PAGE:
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Dependant and independent form of the verb

I’m getting it difficult to get my head around/understand what is meant by the Dependant and independent form of the verb

I have been given a few examples of the dependant and independent form of the verb ‘to be’

Cad é mar ata (the t and a are highlighted) tú - ‘how are you.’

Cá bhfuil tú - where are you.

I see that if you remove the bhfuil then you only get two words - where you. I can see where the bhfuil is important. Is it something like the old joining word my English teacher spoke of many years ago. Would that be a way of looking at it?

Thanks in advance for any help


August 24, 2019


Sorted by top post


The dependent forms of verbs are used for three reasons:
1) it follows a preverbal particle (e.g. indicating a question or negation)
2) it follows a subordinating conjunction (e.g. the "joining word" you mentioned: "that" in English, go in Irish)
3) it follows an indirect relative particle (see scilling's comments here: https://forum.duolingo.com/comment/31673709)

An bhfuil sé? (Is he?)
Deir sé go bhfuil sé. (He says that he is.)
Tá sé. (He is.)

In the first sentence, An indicates a question, so the dependent form of "to be", bhfuil, is used.

In the second sentence, the subordinating conjunction go is used, which makes "that he is" a dependent clause, so it needs the dependent form bhfuil

In the third sentence, none of the conditions apply, so the independent form of "to be", , is used.

August 25, 2019


There’s a fourth reason to use a dependent verb conjugation:

4) it follows the relative pronoun a (“all that”), e.g. seo a bhfuil againn (“this is all that we have”).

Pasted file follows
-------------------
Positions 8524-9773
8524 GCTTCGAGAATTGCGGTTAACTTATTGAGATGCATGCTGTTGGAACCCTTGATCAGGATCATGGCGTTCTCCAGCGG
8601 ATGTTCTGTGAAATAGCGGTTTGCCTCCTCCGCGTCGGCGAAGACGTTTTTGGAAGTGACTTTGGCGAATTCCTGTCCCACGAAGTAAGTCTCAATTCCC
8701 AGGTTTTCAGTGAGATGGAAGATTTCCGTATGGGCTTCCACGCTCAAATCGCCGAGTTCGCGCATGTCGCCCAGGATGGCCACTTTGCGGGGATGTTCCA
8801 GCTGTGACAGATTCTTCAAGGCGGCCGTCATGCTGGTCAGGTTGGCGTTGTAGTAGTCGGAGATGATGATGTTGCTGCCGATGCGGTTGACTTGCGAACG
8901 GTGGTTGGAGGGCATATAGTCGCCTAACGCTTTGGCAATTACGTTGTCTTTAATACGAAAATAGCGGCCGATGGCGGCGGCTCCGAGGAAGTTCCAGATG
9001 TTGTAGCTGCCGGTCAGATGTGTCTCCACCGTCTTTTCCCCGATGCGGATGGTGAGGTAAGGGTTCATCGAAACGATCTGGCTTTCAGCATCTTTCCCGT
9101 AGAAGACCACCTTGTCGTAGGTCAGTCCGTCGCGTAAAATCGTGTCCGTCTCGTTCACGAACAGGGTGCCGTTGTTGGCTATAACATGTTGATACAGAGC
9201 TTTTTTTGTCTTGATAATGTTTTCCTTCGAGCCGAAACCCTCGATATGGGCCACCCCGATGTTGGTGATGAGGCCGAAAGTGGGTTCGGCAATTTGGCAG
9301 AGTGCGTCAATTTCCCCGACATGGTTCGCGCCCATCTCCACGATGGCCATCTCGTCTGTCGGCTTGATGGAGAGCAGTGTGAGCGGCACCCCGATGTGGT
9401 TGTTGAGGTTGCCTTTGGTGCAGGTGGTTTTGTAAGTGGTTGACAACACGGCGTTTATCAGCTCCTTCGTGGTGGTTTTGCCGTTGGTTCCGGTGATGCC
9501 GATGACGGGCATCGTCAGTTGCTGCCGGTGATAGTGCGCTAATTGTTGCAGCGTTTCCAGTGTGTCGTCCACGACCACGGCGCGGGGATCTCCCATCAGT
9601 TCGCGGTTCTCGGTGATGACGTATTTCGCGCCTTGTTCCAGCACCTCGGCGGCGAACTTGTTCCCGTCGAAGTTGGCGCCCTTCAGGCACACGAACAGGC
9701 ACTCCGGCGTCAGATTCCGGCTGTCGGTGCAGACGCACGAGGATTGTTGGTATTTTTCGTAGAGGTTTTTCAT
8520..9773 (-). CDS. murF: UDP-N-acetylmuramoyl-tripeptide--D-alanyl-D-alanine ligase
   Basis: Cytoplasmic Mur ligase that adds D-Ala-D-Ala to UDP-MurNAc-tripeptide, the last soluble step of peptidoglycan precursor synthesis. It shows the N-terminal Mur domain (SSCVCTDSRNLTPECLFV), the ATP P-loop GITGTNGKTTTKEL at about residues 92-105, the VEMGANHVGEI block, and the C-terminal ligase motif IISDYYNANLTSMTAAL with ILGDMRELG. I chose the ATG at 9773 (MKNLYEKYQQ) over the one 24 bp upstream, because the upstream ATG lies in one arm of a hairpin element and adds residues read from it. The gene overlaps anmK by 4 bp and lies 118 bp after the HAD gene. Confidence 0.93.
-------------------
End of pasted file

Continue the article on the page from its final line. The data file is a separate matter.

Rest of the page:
August 25, 2019


I follow most of this, but i'm not quite clear which of these categories the "bhfuil" in "cén chaoi a bhfuil tú" falls into. Could you help explain that one?

August 29, 2019


It's the indirect relative particle "a" which causes the dependent verb form "bhfuil".

"Cén chaoi" is followed by the indirect relative particle because it is an adverbial relative clause (you can translate "a" by the English relative adverb "how": "Which way is it how you are")

August 29, 2019


That makes sense. Thank you!

August 30, 2019

  • 1221

For most verbs, the independent and dependent forms are the same - you only see the difference in 5 of the irregular verbs, and only in some of the tenses.

The most obvious way to recognize when the dependent form is different from the independent form is to look at the interrogative and negative forms, which come after the verbal particles an and .

- an bhfuil - níl (this is a special case)
Bhí - an raibh - ní raibh (past tense)
rinne - an ndearna - ní dhearna (past tense)
chonaic - an bhfaca - ní fhaca (past tense)
chuaigh - an ndeachaigh - ní dheachaigh (past tense)
gheobhaidh - an bhfaighidh - ní bhfaighidh (future tense)
gheobhadh - an bhfaigheadh - ní bhfaigheadh (conditional mood)

Níl is a special case because the negative particle lenites, and ní fhuil has fused to "níl*.

That's what the dependent forms are, and that's where you can most easily see the difference between the independent and dependent forms. Your difficulty with the two examples you gave has more to do with the fact that it's not obvious why one question uses the dependent form and the other uses the independent form, but that's a different question, and it doesn't arise for other verbs:
conas a théann tú ansin? - "how do you go there?"
cá dtéann tú?* - "Where do you go?"

Your analysis of bhfuil as a "joining word" misses the point - bhfuil is no more a "joining word" than "are" is in English, and bhfuil is a form of the verb , just as "are" is a form of the verb "be". That's actually far more straightforward than cad é mar atá tú?, which is only translated as "how are you?" by convention - a more literal translation would go something along the lines of "what is it like that you are?" - is it any wonder you're confused about independent and dependent verb forms? :-)

So forget those two examples, focus on the more obvious examples of independent and verb forms - there is only a handful of them. You will get used to whether to use the dependent of independent forms of the verb in other situations largely by example - most people learn the phrase Cá bhfuil ...? long before they ever encounter the notion of dependent and independent verb forms, so cá tá just never arise.

August 25, 2019
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